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Achieving Food Independence

Table of Contents

1: Industrial Food and the Homestead Alternatives2: Soil Fertility3: Organic Matter4: Minimizing Tillage5: Garden Year--Spring6: Garden Year--Summer7: Garden Year--Fall8: Garden Year--Winter9: Orchard and Woodlot10: Forest Garden11: The Lawn12: Livestock13: Poultry14: Ruminants15: Closing Thoughts on Livestock16: Local Foods17: Bringing It All Together


Silver Spangled Hamburg

13. Livestock: Poultry

Poultry are among the easiest of all livestock, and I commend them to beginning homesteaders. Even a small flock of laying hens will keep the family supplied with the best eggs they’ve ever eaten for much of the year. As said, I prefer to keep the birds on pasture during the green season. If your only option is to keep them in a hen house, I recommend bringing fresh-cut green forage every day of the year. Grass grains and crucifers are good cold-weather crops you can grow as cut-and-come-again forage for your flock. Dandelion and yellow dock stay green longer than any other plants where I live, and both are palatable and highly nutritious for poultry. I dig them by the roots with a spading fork until the ground freezes solid, and throw them to the chooks by the bucketful. If there is no greenery in winter where you live, you can sprout grains and other seeds for them. You don’t need to feed much greenery. Even a small amount will boost not only the vitamins and minerals they are getting, but the enzymes as well, resulting in more thorough utilization of whatever else you are feeding them.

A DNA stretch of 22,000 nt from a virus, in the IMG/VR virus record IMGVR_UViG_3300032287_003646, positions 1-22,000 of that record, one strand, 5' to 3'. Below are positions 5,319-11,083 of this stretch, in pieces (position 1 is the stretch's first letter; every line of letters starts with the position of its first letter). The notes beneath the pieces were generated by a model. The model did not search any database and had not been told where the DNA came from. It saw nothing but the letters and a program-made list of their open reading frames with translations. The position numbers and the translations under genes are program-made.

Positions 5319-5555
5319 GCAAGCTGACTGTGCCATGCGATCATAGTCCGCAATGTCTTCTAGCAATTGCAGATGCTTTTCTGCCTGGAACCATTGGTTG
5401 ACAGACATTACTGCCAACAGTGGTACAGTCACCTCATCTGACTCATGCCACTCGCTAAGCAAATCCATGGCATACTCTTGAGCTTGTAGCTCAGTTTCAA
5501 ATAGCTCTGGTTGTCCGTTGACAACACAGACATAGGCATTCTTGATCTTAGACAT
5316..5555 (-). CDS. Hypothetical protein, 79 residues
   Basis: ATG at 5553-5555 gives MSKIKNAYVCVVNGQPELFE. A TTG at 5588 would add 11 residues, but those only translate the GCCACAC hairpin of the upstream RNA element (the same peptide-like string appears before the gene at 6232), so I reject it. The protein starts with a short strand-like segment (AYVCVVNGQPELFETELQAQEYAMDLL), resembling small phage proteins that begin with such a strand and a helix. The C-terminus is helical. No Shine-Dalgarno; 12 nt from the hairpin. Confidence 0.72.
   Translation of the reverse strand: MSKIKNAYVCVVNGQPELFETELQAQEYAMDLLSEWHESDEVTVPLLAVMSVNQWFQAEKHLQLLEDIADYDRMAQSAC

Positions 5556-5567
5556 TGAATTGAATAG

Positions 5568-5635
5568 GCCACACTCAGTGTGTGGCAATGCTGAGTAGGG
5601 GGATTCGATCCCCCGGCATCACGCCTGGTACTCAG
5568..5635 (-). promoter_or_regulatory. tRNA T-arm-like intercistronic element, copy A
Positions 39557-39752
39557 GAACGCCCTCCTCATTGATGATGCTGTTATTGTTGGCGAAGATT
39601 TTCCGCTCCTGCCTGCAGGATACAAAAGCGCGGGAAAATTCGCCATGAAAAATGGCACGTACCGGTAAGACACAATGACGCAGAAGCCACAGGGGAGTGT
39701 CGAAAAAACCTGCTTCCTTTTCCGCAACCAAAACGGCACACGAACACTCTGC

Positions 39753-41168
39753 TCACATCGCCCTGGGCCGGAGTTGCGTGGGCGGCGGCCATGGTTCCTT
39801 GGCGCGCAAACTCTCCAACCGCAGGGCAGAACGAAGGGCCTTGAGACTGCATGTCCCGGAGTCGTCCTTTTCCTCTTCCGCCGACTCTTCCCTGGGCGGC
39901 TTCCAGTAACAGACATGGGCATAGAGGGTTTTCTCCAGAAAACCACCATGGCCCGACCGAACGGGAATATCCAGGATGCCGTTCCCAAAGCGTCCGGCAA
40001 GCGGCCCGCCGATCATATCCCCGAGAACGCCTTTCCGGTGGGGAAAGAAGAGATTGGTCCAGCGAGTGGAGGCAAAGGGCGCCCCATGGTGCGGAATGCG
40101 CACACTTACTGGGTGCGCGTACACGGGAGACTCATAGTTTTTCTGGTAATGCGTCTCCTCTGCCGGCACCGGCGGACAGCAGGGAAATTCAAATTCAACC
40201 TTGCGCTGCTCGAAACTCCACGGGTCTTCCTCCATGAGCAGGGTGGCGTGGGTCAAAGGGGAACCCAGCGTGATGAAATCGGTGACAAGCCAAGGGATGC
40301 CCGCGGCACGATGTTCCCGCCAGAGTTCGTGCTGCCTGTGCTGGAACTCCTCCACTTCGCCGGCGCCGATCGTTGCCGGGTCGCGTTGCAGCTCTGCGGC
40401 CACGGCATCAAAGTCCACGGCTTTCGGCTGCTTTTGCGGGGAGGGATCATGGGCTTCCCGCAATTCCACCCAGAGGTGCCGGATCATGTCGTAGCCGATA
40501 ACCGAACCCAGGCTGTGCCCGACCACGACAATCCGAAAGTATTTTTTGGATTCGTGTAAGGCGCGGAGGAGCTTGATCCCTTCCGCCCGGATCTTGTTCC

Cuckoo Marans Trio

I don’t like the conventional static chicken run—within a week, it is de-nuded of the last blade of grass and looks like the surface of the moon dotted with chicken poops. In the absence of a living sod to “digest” the manure, as happens on pasture, they accumulate on the site, with the potential to transmit pathogens, and to be a point source for pollution of groundwater when it rains. If your only option for releasing your flock from the hen house is a chicken run, I recommend you make a covered run and utilize on it the same deep litter system we discussed earlier. That will avoid the negative effects of manure buildup and leaching. An exposed deep litter, however, would get sopping wet after rain. Not only is the resulting mess unpleasant beyond belief, the anaerobic conditions thus created foster growth of pathogens.


Old English Game Trio

For keeping poultry on pasture, I strongly recommend electric net fencing.For many years now electronet has been a fundamental management tool for me—it allows the birds to free-range, but within the limits I set for them; and it protects them from anything on the ground with a nervous system. (A friend of mine has seen it turn back a bear on two occasions.) The initial investment in the netting and the fence charger (both AC and solar-powered units are available) is significant, but both will last for years with good care. Note that a key component of use of electronet is keeping the fence line mowed. As grass grows over the bottom charged wire, the charge in the net begins to ground out, and at a certain point the “spark” is not sufficient to stop a predator.